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'250' cons released to murder and rob.


UP to 250 rapes, murders and other serious crimes were carried out in the last year by offenders freed into the community, it is claimed.

The official figure released yesterday is 61. But experts said crucial information was excluded from the statistics.

Amid fury, shadow Home Secretary David Davis said: "These figures betray a serious failure by Government to protect citizens.

"They also raise questions about the assessment of offenders for release."

Lib-Dem home affairs spokesman Nick Clegg said: "When re-offending is so rife among those who pose the most serious threat to the public, government agencies must be held accountable."

A report on the Multi-Agency Public Protection Arrangements disclosed that 61 offenders were charged with a further serious offence in 2005-6 after being released.

Probation union Napo said: "About 250 people are convicted of a serious further offence each year, although that is not included here."

Yesterday's figures also showed that the number of registered sex offenders in England and Wales increased by three per cent to 29,973.

The number of violent and other sex offenders jumped more than 13 per cent to 14,317.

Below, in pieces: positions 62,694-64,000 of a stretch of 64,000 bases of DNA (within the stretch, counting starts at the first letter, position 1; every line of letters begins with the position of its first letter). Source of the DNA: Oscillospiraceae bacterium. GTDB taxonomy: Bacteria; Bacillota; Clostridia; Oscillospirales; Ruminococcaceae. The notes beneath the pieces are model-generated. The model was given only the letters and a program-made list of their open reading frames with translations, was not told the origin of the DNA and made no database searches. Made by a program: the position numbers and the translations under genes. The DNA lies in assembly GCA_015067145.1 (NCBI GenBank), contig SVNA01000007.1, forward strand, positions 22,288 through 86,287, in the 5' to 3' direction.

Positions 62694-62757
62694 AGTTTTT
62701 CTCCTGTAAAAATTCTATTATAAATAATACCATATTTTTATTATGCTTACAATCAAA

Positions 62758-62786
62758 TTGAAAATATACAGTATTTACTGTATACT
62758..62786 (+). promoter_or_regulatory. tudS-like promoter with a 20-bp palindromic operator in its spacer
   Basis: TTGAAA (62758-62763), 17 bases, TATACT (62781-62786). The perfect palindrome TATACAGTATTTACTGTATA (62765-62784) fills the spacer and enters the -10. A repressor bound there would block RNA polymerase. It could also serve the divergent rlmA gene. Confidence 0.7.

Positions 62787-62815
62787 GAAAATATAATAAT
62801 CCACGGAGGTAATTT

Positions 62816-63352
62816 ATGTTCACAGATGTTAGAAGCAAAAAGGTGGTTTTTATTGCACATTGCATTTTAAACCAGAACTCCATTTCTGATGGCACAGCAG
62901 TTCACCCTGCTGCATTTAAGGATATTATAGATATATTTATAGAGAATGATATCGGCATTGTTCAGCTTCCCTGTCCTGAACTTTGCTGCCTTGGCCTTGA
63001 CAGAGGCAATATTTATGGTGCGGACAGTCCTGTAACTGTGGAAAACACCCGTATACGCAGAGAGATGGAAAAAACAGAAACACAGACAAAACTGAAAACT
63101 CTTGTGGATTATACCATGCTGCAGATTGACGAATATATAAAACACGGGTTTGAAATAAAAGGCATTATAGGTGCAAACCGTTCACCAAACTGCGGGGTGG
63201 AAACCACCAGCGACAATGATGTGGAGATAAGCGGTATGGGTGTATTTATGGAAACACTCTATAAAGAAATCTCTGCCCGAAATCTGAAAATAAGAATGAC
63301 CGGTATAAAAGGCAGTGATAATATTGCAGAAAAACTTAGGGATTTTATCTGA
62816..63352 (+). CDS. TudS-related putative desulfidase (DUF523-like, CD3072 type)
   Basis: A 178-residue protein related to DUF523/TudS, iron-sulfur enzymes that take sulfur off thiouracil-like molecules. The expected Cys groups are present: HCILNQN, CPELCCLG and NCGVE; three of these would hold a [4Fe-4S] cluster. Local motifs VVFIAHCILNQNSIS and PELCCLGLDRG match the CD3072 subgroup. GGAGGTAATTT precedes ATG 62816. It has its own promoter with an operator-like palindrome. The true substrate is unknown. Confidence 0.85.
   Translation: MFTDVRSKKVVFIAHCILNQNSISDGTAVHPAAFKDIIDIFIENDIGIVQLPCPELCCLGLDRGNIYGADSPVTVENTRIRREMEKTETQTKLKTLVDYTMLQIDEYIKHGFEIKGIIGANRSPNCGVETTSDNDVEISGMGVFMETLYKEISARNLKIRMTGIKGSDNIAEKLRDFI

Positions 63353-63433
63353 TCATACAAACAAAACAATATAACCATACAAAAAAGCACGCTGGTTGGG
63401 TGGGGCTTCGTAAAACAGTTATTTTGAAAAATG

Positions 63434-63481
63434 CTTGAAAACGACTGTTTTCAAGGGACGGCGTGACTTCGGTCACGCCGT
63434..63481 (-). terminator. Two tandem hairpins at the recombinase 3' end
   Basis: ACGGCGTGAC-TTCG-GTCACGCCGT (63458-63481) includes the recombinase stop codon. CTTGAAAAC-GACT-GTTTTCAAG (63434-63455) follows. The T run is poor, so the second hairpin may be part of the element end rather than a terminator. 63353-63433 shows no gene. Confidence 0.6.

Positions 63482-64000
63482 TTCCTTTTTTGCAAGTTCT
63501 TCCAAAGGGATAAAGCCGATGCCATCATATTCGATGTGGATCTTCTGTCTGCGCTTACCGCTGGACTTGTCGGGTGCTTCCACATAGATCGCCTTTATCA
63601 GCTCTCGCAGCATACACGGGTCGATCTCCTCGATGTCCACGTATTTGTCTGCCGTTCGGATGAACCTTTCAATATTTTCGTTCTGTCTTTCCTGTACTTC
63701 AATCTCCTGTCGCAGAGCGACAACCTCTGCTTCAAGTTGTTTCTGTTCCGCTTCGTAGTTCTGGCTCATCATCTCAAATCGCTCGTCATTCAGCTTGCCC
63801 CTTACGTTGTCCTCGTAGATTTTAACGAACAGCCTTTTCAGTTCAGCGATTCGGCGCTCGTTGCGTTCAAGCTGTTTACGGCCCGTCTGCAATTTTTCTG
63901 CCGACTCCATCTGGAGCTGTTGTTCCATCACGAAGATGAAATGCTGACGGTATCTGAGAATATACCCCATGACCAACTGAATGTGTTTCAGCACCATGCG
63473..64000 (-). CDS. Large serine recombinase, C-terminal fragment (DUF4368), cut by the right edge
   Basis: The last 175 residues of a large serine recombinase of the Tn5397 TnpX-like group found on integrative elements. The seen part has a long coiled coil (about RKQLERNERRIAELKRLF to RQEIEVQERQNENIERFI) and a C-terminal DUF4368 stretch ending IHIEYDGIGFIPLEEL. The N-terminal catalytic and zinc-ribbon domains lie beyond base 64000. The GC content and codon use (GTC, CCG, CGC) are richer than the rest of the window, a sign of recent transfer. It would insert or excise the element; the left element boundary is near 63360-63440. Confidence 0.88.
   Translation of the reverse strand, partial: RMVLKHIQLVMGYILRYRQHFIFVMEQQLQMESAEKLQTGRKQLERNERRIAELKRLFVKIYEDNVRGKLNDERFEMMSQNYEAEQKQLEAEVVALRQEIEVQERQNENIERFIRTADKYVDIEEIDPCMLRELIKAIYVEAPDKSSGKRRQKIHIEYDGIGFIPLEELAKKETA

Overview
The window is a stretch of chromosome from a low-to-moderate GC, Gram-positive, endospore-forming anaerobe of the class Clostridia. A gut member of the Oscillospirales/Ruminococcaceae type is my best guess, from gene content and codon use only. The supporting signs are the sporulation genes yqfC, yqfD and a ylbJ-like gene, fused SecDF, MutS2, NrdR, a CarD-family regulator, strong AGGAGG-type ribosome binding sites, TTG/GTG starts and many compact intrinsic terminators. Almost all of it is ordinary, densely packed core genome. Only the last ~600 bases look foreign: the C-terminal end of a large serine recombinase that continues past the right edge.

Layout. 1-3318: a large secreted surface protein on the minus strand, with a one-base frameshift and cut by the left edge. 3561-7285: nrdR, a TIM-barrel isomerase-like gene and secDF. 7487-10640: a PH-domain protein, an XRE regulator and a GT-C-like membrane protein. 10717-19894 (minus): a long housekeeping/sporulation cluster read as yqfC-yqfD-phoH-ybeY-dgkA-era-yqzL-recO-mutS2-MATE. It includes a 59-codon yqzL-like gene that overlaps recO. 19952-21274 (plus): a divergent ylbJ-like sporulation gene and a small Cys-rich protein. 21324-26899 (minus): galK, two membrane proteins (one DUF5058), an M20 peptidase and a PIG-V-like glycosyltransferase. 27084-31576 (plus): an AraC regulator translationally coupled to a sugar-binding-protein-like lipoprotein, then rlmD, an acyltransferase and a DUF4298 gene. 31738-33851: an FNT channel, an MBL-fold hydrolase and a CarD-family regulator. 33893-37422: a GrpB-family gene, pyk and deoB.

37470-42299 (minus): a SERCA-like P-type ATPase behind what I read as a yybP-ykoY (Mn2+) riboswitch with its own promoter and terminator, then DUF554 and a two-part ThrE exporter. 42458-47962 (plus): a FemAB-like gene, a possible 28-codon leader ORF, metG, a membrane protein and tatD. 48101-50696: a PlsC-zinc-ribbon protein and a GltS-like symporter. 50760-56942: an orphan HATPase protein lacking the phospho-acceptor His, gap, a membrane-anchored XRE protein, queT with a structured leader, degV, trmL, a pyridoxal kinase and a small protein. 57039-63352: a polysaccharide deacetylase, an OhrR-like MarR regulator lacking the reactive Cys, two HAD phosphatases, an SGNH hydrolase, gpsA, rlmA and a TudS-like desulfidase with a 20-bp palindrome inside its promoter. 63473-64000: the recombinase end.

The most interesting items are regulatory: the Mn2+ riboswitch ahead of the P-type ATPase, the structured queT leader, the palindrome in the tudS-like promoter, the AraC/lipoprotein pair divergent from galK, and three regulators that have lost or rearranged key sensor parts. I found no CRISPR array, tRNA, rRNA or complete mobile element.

In total, there were 47,653 violent and sex offenders monitored by Mappa in England and Wales - up nearly seven per cent on the previous 12 months.

Of the total, 12,505 were classed as a "high" or "very high" risk of serious harm, an 11 per cent rise.

There was also a 30 per cent rise in the number of registered sex offenders charged or cautioned for committing new crimes, up to 1,295 from 993 last year.

Mappa brings together police, probation, social services and other agencies to monitor dangerous offenders after they are freed.

It was the first annual report since the system was criticised for failing in the case of rapist Anthony Rice.

Rice, 49, strangled and stabbed to death Naomi Bryant, 40, at her home in Winchester in August last year, nine months after being released from jail.

An inquiry concluded a Mappa panel placed his human rights above protecting the public.

Home Office minister Gerry Sutcliffe said yesterday: "While we can never eliminate risk, we're entitled to expect that everything that can be done is done to prevent re-offending."


KILLER: Knifeman Rice
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Publication:The Mirror (London, England)
Date:Oct 24, 2006
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